Last year for Annie's birthday, because I am such a good friend, I thought it would be nice to bake her a birthday cake. I found a recipe in an issue of Martha Stewart Living for a 6 layer chocolate cake with a dark chocolate frosting make with butter, cream cheese and creme fraiche. I thought I would be clever so I baked the layers and made the frosting a day before the party. I then wrapped the layers them in plastic wrap and refrigerated them. The plan was to them assemble and frost the cake the day of the party. The next day when I opened my refrigerator the frosting had solidified into a large chocolate block and the cake layers dried up and had the consistency of styrofoam. This is why I don't bake.
So this year I got a phonecall from Annie's husband Pierson, who was putting together a little gathering. He explained that he might try making cupcakes and flashing back to last year's birthday fiasco, I thought "You go right ahead." Suddenly I remembered a recipe I saw in my new favorite cookbook that seemed interesting. I called Pierson back and told him that instead of making cupcakes, he ought to make this recipe I found. I emailed him the ingredient list and the instructions and he went out to sock up.
But then I got to thinking. For my birthday Annie made me a beautiful and extravagant coconut, ginger and macadamia nut cake with 3 layers. Her cake I should point out, did not taste like styrofoam. Perhaps this was my chance to redeem myself. So that evening I went over a little early and volunteered for cake baking duties. I mean, the recipe insisted it was easy. What could go wrong?
8 tablespoons (1 stick) unsalted butter, cut into small pieces, plus more for buttering the pan
1/2 cup sugar, plus more for dusting the pan
8 ounces good quality chocolate (such as Sharffenberger, El Rey, or Valrhona), finely chopped
2 tablespoons Kahlua or other coffee-flavored liqueur
1 teaspoon pure vanilla extract
1 teaspoon cinnamon
6 large eggs, separated
Preheat the oven to 350 degrees F. Butter a 9-inch springform pan and dust lightly with sugar.
Melt the butter and chocolate together in a heavy bottomed saucepan over low heat, stirring constantly. Remove from heat and stir in the Kahlua, vanilla, and cinnamon. Set aside to cool to room temperature.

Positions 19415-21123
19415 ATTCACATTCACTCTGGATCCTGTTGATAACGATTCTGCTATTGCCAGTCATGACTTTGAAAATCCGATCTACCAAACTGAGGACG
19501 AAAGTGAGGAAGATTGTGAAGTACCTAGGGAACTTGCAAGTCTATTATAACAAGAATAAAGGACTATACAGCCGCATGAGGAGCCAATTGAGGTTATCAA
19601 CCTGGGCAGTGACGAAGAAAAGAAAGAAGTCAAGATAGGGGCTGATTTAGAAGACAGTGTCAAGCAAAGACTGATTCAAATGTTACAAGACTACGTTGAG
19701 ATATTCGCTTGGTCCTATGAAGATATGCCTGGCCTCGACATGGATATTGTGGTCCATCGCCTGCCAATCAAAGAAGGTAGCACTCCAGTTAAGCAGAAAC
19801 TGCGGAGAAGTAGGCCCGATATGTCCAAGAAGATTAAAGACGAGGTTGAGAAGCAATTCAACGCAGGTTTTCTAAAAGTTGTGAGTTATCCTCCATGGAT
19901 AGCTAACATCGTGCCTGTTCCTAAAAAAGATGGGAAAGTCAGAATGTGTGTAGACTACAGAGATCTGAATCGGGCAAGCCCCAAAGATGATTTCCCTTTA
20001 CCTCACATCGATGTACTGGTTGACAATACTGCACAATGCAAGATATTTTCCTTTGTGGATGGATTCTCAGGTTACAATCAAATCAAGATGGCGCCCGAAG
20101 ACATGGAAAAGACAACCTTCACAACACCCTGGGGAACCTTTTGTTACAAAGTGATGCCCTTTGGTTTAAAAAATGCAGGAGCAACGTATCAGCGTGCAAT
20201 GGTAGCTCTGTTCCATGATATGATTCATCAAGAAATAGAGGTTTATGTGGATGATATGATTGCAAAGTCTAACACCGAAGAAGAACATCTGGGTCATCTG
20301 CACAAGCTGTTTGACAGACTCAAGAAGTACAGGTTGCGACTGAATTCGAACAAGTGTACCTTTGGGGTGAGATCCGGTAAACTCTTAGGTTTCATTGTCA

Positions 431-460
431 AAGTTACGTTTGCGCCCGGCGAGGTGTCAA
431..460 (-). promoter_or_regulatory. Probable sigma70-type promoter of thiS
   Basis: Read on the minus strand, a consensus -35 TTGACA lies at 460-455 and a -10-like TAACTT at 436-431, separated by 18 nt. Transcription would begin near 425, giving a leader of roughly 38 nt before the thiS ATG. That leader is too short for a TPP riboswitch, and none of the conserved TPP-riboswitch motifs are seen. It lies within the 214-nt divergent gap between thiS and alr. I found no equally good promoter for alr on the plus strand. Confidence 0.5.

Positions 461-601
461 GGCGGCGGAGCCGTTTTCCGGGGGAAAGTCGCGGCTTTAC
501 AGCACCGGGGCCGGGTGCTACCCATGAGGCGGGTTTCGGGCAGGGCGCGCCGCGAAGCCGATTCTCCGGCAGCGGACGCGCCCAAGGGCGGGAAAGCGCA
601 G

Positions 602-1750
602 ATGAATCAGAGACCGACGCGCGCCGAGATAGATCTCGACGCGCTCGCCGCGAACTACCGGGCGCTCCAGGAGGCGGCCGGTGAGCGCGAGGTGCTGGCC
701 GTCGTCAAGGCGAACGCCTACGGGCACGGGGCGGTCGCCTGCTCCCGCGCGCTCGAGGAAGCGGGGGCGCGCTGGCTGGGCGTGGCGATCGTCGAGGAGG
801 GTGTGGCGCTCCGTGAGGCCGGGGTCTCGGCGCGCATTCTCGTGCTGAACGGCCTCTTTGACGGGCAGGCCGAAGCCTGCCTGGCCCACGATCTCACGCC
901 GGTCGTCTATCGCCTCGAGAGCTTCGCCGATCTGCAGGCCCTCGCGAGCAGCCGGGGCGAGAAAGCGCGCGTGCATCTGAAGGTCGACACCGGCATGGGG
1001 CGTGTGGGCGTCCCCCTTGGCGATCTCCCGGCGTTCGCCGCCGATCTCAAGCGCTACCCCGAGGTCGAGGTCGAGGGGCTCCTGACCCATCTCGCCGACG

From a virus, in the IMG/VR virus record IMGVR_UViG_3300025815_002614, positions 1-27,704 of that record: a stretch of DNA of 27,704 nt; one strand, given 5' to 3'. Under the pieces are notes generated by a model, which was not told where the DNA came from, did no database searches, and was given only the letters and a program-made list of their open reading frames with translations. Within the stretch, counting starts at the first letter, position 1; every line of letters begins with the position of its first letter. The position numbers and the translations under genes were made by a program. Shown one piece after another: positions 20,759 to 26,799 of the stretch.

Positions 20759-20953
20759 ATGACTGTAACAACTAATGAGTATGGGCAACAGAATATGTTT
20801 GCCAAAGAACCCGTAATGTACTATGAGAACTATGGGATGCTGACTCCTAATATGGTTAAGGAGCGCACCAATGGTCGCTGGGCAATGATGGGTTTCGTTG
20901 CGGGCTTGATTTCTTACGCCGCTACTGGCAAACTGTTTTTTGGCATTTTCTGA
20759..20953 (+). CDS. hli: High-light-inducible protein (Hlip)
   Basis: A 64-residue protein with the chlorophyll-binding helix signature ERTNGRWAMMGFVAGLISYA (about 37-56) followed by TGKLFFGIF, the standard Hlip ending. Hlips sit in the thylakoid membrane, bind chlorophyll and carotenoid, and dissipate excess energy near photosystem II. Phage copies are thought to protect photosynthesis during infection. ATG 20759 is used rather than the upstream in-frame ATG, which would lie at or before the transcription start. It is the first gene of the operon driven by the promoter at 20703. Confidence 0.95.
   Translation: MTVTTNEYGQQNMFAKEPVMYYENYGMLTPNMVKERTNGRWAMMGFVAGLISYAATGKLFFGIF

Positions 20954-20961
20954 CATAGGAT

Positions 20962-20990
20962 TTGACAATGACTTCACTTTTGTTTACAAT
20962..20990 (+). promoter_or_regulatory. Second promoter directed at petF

In the bowl of a mixer fitted with a whisk attachment, beat the egg yolks and the sugar together on high speed until pale yellow and thick enough to hold a ribbon, about 2 or 3 minutes. Gently fold a quarter of the beaten eggs into the chocolate mixture. Pour the chocolate mixture with the added eggs into the bowl with the remaining eggs and fold gently to combine. Next in the bowl of a mixer, beat the egg whites to soft peaks.
Fold a quarter of the egg whites into the chocolate batter to lighten it, then gently fold in the remaining ehh whites until incorporated. Do not over-mix the batter. It's fine if you see little traces of the egg whites.
Pour the batter into the prepared pan and smooth the top with a rubber spatula to make it even. Bake on a center rack for 30 to 35 minutes, until the edges are set but the center is still soft. It will set completely as it cools. Cool the cake on a wire rack for about five minutes.
Just out of the oven, this is what the cake will look like. It's sort of puffed up above the top of the pan, however, it will settle and deflate a little.
Run a knife around the edge to loosen the cake. Open the springform pan to release the sides and transfer the cake onto a serving plate. Slice and serve immediately.
Okay, so this might be the BEST cake I've EVER baked - sort of elegantly rustic looking. It's just fantastic - I mean obviously the chocolate is great, but what I especially love is the texture. The chocolate makes it taste rich, but because of the way the egg whites were folded in, the texture is very light and airy. It does not at all taste heavy the way many chocolate desserts can taste. You won't have to share a piece of this cake, nor will you want to. In fact you might want a second piece (which is what Annie and I did) and then you might want to lick the plate clean (which is what Annie and Mark did).
For Annie's birthday I served the cake warm, its center still goey, with a scoop of banana ice cream and drizzled with peanut butter sauce. Since she and Pierson were going out of town the next morning, I took the remaining cake home with me and the next day, Mark and I had another piece, this time cold from the refrigerator and drizzled with a raspberry sauce (I just warmed raspberry preserves and a squeeze of lemon over low heat until syrupy) and dusted with confectioner's sugar. The texture when cold resembles a light cheese cake. I might like it better cold.
With Valentine's Day coming up, this would be good to make for your honey.